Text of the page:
3. Stanford University

    Stanford, CA

    Thanks to its needs-blind admissions system, Stanford University costs low-income students on average just $2,841, according to College Greenlight. And the support system in place ensures that 91% of Pell Grant recipients graduate. Stanford's admissions and support systems are also praised in First Generation Foundation. Stanford has an entire office dedicated to diversity and first-generation students, which has been in existence since 2011. This office that the college considers social class to be an important factor in diversity issues, which is a mindset that many colleges could benefit from.

  4. Cornell University

    Ithaca, NY

    Study.com notes that Cornell has the McNair Scholars Program, which aides low income first-generation students in participating in medical degrees. College Greenlight notes that the average cost for low-income students at Cornell is $11,665, which is more than many colleges, but it is worth it. The college's Pell Grant receiving students enjoy a 92% graduation rate. Lastly, Washington Post notes that the college is one of several that are hiring staff who were themselves the first in their family to go to college, in an attempt to cater their services to these students. Further research reveals that Cornell is doing much more for first-generation student success, such as its First In Class Program, which students to, "come together to share each other's goals, learn about resources and opportunities at Cornell, network and work toward ensuring their success in college and beyond."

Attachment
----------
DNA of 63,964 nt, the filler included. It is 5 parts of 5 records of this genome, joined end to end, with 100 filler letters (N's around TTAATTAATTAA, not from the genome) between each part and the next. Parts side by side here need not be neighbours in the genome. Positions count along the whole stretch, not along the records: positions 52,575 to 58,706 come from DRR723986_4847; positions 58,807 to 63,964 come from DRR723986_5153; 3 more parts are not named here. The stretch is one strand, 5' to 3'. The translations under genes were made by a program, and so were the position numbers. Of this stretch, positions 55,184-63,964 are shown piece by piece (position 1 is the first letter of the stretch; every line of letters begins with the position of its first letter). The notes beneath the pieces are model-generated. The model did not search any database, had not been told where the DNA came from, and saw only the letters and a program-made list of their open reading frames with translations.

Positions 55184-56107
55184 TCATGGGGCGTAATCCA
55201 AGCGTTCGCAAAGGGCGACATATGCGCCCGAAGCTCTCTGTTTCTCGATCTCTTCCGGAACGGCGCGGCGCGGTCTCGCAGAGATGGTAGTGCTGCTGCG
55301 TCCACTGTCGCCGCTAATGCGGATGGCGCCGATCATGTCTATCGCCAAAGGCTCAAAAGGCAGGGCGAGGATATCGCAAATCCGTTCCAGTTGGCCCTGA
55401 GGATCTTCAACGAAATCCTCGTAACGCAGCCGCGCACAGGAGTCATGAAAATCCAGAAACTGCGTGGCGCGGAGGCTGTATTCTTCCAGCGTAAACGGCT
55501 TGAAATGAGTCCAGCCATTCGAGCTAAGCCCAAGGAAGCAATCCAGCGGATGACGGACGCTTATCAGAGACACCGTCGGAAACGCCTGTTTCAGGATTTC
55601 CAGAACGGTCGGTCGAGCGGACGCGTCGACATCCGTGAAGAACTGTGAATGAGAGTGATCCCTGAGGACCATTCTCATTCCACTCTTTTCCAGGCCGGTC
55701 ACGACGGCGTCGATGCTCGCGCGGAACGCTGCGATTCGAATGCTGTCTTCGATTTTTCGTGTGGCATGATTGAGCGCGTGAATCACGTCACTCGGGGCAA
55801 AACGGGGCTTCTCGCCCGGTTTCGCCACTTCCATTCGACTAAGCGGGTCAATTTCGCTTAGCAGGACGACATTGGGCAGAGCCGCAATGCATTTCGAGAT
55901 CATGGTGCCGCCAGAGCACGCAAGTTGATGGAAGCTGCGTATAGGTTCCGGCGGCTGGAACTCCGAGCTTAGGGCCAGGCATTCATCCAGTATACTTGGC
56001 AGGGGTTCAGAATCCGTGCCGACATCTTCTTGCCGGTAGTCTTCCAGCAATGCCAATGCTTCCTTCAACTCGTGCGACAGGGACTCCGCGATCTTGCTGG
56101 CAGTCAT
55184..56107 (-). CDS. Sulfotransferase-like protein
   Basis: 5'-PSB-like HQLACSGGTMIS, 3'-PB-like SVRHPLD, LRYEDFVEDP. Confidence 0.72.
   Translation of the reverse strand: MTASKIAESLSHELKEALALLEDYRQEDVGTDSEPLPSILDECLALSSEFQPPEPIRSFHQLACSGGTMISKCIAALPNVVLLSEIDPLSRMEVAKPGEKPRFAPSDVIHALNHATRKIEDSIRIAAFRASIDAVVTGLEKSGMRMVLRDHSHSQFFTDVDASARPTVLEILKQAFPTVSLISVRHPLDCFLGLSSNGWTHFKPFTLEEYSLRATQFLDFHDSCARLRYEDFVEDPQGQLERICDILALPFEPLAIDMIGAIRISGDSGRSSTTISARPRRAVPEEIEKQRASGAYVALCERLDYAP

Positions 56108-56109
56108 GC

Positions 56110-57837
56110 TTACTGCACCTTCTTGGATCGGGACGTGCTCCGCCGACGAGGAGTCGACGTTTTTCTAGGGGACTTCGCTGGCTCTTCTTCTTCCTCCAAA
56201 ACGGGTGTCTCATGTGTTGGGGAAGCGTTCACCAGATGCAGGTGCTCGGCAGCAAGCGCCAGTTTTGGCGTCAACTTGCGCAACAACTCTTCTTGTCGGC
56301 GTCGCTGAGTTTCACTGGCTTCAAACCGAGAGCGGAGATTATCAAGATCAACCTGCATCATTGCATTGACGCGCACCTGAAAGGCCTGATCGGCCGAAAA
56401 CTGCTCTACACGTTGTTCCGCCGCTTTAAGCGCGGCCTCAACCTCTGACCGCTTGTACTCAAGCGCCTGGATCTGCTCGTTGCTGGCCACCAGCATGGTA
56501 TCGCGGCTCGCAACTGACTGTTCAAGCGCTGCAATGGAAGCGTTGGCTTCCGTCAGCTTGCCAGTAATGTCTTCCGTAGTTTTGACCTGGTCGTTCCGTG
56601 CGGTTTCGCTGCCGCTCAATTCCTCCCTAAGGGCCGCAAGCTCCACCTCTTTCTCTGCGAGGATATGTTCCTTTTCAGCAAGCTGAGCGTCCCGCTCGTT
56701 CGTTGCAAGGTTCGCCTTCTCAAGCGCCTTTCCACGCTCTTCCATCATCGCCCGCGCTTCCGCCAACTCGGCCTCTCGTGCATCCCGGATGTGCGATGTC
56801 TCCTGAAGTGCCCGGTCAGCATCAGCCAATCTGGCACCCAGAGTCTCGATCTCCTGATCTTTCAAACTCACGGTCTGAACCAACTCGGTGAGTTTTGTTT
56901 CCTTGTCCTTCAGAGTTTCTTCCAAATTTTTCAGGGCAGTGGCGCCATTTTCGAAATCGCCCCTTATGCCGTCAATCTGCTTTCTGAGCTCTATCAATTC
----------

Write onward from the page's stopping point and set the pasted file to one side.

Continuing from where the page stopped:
5. University of California, San Diego

    La Jolla, CA

    University of California, San Diego is Washington Monthly's 10th best college for first-generation students, noting that 36% of students are the first in their family to go to college. This population makes up a large proportion of the Pell Grant recipients of the college, which College Greenlight states are 43% of the overall student body. The source also states that the tuition cost of this college is $8,362 for Pell Grant students and that these students enjoy an 84% graduation rate. The University of California states that students whose parents didn't attend college are doing so well at San Diego because of a program that pairs them up "with peer and professional success coaches.'"

  6. Duke University

    Durham, NC

    With a low-income student price of $8,777 and a 94% graduation rate for Pell Grant recipients, College Greenlight highlights that Duke University is a great choice for students who are the first in their family to go to college. First Generation Foundation also notes the Duke's network for non-academic students is one of America's strongest. And Duke University has recently been able to take on even more of these students, thanks to a $20 million donation from the highly successful first-generation student alumnus David Rubenstein. This new "covers the full cost of a Duke education."

  7. University of North Carolina, Chapel Hill

    Chapel Hill, NC

    College Greenlight notes that 21% of students at the University of North Carolina, Chapel Hill are Pell Grant recipients. The cost of the college for these students is just $3,823, and graduation for them stands at 86%. First Generation Foundation backs up these statistics, noting that approximately 20% of students are the first in their family to attend college. The University of North Carolina, Chapel Hill itself its first-generation students as being, "integral to our campus culture, contributing greatly to our diversity and intellectual life." The college's support services for these students are also incredible. One example is The Hogan Book Award, which free textbooks and course material to first-generation STEM college students.